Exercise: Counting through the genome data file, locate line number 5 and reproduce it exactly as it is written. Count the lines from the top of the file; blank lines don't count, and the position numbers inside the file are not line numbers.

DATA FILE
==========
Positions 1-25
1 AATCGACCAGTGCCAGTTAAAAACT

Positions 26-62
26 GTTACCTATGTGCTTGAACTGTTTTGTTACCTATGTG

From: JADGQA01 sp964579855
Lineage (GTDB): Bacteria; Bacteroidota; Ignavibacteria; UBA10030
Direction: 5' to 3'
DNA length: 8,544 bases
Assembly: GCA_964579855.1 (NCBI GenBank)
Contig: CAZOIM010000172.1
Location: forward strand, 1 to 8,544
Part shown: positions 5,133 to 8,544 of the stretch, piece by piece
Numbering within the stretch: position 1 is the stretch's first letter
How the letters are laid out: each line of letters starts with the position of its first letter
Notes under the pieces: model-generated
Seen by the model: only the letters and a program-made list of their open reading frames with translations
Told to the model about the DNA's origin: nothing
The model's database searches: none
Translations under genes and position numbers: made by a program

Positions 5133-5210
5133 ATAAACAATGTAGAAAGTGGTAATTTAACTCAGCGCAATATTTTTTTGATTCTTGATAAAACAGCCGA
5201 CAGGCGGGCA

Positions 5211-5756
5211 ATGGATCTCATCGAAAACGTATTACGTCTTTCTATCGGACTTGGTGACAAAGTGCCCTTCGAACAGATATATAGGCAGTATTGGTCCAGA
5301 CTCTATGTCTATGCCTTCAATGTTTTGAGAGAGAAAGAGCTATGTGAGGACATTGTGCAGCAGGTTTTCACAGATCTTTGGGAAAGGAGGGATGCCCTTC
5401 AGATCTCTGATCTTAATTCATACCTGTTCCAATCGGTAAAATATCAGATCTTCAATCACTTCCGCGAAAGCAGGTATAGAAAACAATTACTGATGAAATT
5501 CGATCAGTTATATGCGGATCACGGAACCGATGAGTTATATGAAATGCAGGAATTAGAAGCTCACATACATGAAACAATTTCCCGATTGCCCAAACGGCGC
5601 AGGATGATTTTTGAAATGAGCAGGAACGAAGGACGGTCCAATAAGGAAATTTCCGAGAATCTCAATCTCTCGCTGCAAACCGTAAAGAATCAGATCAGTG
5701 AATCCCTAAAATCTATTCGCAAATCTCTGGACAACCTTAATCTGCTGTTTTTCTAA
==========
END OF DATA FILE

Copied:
From: JADGQA01 sp964579855